Senate impeachment proceedings will officially begin in Washington D.C. on Tuesday, finally giving us a chance to see the answer to the question we’ve been asking for some time: how does this change caucus campaign strategies?
There are multiple senators that will be stuck in D.C. for impeachment, leaving Joe Biden, Andrew Yang, Pete Buttigieg and Tom Steyer free to roam the state, campaigning as they wish.
Surrogates At The Ready
Each campaign has amassed a number of national surrogates for them, many of whom have already been out to Iowa at least once.
Sen. Bernie Sanders has built quite a list of high-profile surrogates, including Congresswomen Alexandria Ocasio-Cortez, Ilhan Omar, Rashida Tlaib, Congressman Ro Khanna, former state Sen. Nina Turner, Dr. Cornel West, Ben Cohen and Jerry Greenfield of Ben & Jerry’s, a ton of celebrity endorsements, and many more.
It remains to be seen if Iowa will be viewed as a “all hands on deck” situation, but expect to see at least a few of these people in Iowa between now and the caucus.
Despite being up in the polls in Iowa right now, the Sanders campaign is not getting complacent. Dr. Cornel West and national co-chair Nina Turner stopped by the Starting Line office for a chat about their feelings on the race leading up to Feb. 3.
“We’re proud of our ground game, and we know what it takes to win Iowa,” Turner explained. “We know that Iowa is very communal, this is not the type of state that you’re going to win on social media; you can’t just be a social media warrior. You gotta knock on doors, you gotta make phone calls, you gotta talk to people at grocery stores, you gotta have the types of meetings that we’re having. People are receptive here.”
Playing to Win
Dr. West acknowledged their campaign’s work ethic, and noticed a similarity in the people of Iowa. He hopes that can stimulate a bond.
“The beautiful thing is the resiliency of the people of Iowa; it’s really quite an amazing thing to witness,” Dr. West said. “Way out in the country, in rural areas, they’re struggling trying to keep the grocery store going, fighting to keep their organization going, people got little, small churches and the mosques and the synagogues. And that’s part-and-parcel of the fighting spirit of the Sander’s campaign.”
Overall, their campaign isn’t planning any big strategy change. They’re out in front in Iowa with little time left to go, and Turner explained that while the feel of events may change, they’re still putting their heads down.
“I know for some, it might seem like, ‘oh, he’s off the trail so they have to do something different.’ No, we just gonna do more of the same. Dr. West might be on the road a little more, but he’s always been on the road,” Turner said. “Don’t get caught up in the trap of polls; they’re a snapshot in time. Sometimes you’re up, sometimes you’re down. You’re thrilled when your candidate is up. When they’re not up, you say, ‘to hell with the poll.’”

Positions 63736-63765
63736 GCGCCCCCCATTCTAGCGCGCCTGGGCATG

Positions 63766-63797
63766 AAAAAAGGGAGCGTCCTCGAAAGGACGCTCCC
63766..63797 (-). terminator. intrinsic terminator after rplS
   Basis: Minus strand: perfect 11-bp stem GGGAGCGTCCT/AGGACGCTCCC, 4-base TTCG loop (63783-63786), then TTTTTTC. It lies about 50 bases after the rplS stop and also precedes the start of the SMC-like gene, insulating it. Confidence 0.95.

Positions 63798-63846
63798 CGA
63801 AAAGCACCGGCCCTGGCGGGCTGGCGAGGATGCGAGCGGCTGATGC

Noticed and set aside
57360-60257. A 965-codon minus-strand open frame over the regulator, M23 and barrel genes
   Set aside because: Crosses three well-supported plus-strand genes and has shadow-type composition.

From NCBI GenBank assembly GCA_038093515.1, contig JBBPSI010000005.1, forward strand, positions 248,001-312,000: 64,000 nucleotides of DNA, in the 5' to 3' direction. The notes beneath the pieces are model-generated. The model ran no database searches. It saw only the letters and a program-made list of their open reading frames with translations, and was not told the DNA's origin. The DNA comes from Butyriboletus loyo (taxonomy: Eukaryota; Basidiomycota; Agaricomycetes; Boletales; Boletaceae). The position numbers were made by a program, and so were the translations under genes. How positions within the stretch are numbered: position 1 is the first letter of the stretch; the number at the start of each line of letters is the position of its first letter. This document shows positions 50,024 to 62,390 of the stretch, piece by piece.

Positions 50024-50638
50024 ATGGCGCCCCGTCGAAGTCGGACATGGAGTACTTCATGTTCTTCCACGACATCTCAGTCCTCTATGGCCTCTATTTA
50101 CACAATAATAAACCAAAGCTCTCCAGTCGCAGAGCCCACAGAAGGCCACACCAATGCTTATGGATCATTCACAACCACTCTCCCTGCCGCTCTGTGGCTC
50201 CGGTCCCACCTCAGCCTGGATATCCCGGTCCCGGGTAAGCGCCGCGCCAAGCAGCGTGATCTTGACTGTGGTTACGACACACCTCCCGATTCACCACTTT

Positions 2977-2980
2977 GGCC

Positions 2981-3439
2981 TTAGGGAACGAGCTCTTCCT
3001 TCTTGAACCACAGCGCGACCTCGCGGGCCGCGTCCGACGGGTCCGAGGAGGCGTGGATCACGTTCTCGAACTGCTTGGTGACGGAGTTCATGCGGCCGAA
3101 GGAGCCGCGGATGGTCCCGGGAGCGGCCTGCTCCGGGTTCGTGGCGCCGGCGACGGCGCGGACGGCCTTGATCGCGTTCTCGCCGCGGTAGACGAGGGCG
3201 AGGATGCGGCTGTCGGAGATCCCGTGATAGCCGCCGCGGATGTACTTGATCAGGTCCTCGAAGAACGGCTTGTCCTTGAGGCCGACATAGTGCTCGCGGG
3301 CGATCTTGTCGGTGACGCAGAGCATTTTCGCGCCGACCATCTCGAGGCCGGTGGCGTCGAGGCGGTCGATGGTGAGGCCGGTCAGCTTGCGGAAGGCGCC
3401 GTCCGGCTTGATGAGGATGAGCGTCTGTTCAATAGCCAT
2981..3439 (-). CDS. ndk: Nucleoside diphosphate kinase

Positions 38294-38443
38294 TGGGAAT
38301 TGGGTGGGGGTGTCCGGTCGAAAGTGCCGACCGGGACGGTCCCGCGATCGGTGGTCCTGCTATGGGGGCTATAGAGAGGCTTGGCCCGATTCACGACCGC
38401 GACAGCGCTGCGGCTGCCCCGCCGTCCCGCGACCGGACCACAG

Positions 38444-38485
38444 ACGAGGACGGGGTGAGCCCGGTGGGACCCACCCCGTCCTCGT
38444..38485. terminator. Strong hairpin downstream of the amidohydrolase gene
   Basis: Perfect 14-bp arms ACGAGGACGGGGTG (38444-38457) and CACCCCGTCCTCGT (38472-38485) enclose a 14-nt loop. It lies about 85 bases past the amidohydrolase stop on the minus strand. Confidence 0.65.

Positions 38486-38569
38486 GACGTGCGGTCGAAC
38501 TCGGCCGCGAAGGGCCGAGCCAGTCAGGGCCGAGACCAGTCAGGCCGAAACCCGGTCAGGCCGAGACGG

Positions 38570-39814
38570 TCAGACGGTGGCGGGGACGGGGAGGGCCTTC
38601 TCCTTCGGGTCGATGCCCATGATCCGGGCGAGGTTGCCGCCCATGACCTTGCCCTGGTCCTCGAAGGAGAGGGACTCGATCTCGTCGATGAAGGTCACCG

Despite their deemphasizing of polls, they did admit that being up provides, at the very least, positive energy.
“Being up right now really gives our team the boost we need to push through, but you can’t rest on that,” Turner explained. “The 19-day [now 16] countdown just makes it much more important that we continue doing what we can to win.”
Differences in Messaging?
In light of the news-cycle that came out of the private conversation between Sanders and Sen. Elizabeth Warren, Sanders has been reserved in comments.
The two made quick work of the conversation during the most recent debate, though they did have a quick engagement afterward that drove the news cycle further.
Turner commented on the situation, in which she was more blunt than Senator Sanders himself was on the debate stage.
“In terms of the rhetoric, we’re a message,” Turner said. “This is a campaign about changing the material conditions of people in this country, in the ways in which the Senator has a vision to do that. Dr. West and I may deliver it different than the Senator, but we’re in tune, in rhythm with him.”
In regard to the discrepancy with Warren, West said their job is to continue to be an effective part of that message, nothing else.
“For us, we don’t want to be distracting. We’ve got our eyes on the prize, in terms of the momentum of solidarity of all of us coming together,” Dr. West explained. “Myself, I don’t like any attempt to tarnish the personal integrity of my brother, but that’s just my personal opinion, in that sense.”
The plan will remain largely the same — talk to people where they are about the issues that matter there.
“Just talk to the people about their suffering. We just met with the Iowa Black Caucus, they’re talking about their concerns that, one, people need to know that black people exist in Iowa; that’s real,” Turner said.
“In the end, it’s really all about integrity and solidarity; that we vouch for the personal integrity of our dear brother Bernie Sanders,” Dr. West explained. “We don’t want anything to stand in the way of the momentum of that solidarity, which is multi-racial, multi-gendered, multi-generational, multi-religious and multi-regional, and it has to do with issues of truth and justice.”
By Josh Cook